Really, the main thing that we need to have sort of as the banner/the umbrella over what we’re saying, as we are talking about how we change, is that God has changeless embrace of us, despite our changing levels of sanctification, and growth, and obedience. There’s something unchangeable—and that’s the Lord’s own hug/that’s the Lord’s own pulling of us into His own heart—and our safe and secure adopted status as His children.
You’re question, because it is so hard to answer, is why we must always be grabbing onto the gospel and never letting go of it as we’re wrestling with why we are so weird and bad at growing. [Laughter]
Ann: But I think, too—as a family, as a husband, as a wife, and with our kids—I think that thing that our kids see, though, is that wrestling. I think that’s okay that we continue to run after Jesus. We might fall down—we’re scraped; we’re skinned—but to see us get back up and to continue to pursue and run after Jesus, I think our kids see that; and that’s important.
Dane: Amen, Ann. I’m screwing up all the time, as a dad and a husband. At the least, could my wife and my kids see someone, who is repentant?—someone who has humility in the wake of screwing up?
What I want is a home, where pretense it low; rather than a home, where pretense is high—and we’re all faking it; I’m yelling at them in the minivan all that way to church and, then, we pull into the parking lot: I say, “Everyone paint a smile on now!”—that’s pretense; I don’t want that.
I want my kids to grow up and say, “You know, my dad screwed a lot of things up; but when he did, he apologized; so that was a real Christian, who was raising us in our home.” I agree with what you just said, Ann.
Dave: How would we—in our homes, in our marriages, in our families—be different if we went to Scripture, not as a spiritual discipline for growth—although, that will be a byproduct—if we went to Scripture merely to get a real good look at who God is through Jesus?
I mean, that/I mean, if I’m a husband listening today, that’s my action step—if I’m a wife—I’m like, “Go grab your Bible; open it up and say, ‘God, show me who You are’; and you will see Him in a way, maybe, you haven’t seen. That will change you, and change your family, and change your legacy.” That one action step is that critical.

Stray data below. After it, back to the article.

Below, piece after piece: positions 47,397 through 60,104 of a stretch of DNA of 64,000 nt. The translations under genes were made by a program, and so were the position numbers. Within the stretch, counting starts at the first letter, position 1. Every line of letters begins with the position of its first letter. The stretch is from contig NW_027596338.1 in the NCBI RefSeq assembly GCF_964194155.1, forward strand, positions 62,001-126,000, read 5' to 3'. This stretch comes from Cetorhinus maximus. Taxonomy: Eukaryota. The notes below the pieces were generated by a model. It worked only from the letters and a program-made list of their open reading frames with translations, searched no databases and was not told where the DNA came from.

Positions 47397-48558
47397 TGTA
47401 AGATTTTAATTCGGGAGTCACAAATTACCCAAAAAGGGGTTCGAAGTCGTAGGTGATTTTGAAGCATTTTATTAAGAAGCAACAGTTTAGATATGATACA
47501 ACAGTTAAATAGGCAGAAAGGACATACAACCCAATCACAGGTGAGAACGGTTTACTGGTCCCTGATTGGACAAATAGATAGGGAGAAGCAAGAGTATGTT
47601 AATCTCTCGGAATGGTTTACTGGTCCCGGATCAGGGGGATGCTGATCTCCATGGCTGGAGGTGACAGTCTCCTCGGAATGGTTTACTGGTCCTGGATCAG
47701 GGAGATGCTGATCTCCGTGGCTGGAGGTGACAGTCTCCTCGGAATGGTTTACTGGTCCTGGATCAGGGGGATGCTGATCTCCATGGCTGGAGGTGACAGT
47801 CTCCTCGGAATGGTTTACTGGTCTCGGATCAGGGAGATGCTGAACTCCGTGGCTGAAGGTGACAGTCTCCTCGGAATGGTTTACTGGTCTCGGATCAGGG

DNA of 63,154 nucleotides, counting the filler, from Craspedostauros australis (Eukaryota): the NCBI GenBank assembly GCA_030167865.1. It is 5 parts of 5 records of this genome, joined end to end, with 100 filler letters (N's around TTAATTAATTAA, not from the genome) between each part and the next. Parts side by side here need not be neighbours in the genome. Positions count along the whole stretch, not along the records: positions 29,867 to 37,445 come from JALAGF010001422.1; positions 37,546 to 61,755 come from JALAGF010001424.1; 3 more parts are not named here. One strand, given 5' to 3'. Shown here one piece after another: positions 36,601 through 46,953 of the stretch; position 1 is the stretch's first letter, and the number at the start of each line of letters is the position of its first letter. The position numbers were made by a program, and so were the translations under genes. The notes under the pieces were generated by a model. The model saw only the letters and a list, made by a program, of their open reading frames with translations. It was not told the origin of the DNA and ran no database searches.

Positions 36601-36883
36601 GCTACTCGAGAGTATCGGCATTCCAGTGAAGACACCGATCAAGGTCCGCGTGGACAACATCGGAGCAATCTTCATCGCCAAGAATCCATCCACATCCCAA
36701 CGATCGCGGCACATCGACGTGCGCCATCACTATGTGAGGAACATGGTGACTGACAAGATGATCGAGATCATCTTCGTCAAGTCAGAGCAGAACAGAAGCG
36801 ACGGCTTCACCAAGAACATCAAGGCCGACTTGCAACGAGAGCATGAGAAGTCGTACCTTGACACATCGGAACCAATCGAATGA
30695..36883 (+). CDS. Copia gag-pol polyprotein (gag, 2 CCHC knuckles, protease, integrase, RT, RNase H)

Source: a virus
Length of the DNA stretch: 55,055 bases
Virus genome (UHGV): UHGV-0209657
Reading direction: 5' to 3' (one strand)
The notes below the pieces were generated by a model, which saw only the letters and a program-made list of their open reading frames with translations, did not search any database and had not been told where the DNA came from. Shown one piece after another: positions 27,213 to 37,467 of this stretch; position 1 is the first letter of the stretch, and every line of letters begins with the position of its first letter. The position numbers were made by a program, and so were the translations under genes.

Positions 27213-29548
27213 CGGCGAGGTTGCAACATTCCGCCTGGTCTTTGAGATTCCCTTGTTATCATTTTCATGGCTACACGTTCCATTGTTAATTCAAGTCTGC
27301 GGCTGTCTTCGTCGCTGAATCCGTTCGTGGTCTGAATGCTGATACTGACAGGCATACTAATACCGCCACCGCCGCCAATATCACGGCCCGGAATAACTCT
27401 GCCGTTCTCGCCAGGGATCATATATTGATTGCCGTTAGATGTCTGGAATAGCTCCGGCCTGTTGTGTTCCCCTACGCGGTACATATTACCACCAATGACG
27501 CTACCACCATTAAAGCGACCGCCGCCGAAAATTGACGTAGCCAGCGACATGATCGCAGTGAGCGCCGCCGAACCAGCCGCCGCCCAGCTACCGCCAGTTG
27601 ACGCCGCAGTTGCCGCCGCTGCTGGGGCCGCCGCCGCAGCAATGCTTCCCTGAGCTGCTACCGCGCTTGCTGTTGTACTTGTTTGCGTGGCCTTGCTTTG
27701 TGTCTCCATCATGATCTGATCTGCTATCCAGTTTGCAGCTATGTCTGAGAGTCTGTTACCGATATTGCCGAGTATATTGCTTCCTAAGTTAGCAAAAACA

Dane: Amen. I grew up and saw my mom on the couch with her cup of tea and her Bible open every single morning. She was doing what you were just describing, Dave. It’s marked me for life.
Bob: The Bible says about itself that: “The Word of God is living and active and sharper than any two-edged sword [Hebrews 4:12].” The Bible does surgery, cutting away what doesn’t need to be in our lives, and helping to strengthen what does need to be there.
As we think about New Year’s resolutions, and about change in 2022, we want to pursue that which is real and substantive, not that which is just cosmetic. We want to change on the inside, not just our behavior. That’s what Dane Ortlund addresses in the book he’s written called Deeper. The subtitle is Real Change for Real Sinners; that includes all of us.
We have copies of Dane’s book available in our FamilyLife Today Resource Center. This would be a great book for you to start off the new year as you think about the changes you need to see in your own heart and life. Go to FamilyLifeToday.com to order your copy of Deeper: Real Change for Real Sinners by Dane Ortlund. You can order online, or you can call 1-800-FL-TODAY to get your copy. Again, the website, FamilyLifeToday.com; or you can call 1-800-358-6329; 1-800-“F” as in family, “L” as in life, and then the word, “TODAY.”
I want you to think, for just a minute, about times in your life when you have been waiting for important news/waiting to find out something that you’ve been wondering about, even praying about for a while. The reason I want you to think about that is because, here at FamilyLife, that’s where we are today, with just a few days left before the calendar turns and we’re in 2022. We are waiting to see if we’re going to hear from enough FamilyLife Today listeners, here at yearend, to be able to take full advantage of a $2.3 million matching gift that has been in place for us during December.
We’ve heard from many of you; thank you for those of you who have called or gone online to make a yearend donation. We are grateful for that. But we are waiting to see: “Will we be able to finish the year with that $2.3 million matching gift fully secured?” That’s certainly our prayer, and we want to ask you to pray with us for that.
We also want to ask you: “If you have not made a yearend contribution, would you do that today?” Go online or call; and be as generous as you can be, knowing that, not only is your donation going to be matched—dollar for dollar, again up to that $2.3 million total—but we’re also going to send you, as a thank-you gift, a new devotional from our guest today, Dane Ortlund. He’s written a devotional from the book of Psalms called In the Lord I Take Refuge,150 devotions from Psalms to help carry you into the new year and help you grow spiritually. The book is our gift to you when you donate today online at FamilyLifeToday.com or when you call 1-800-FL-TODAY. We hope to hear from you. Please pray for us that we’re able to meet this matching-gift total before the year ends, here in a few days.
And we hope you can join us, again, tomorrow when we’re going to hear about why it’s so important for us to pursue change, not on our own, but in community/why we need one another if there’s going to be real change in our lives. Dane Ortlund joins us again. We hope you can be here as well.
On behalf of our hosts, Dave and Ann Wilson, I’m Bob Lepine. We’ll see you back next time for another edition of FamilyLife Today.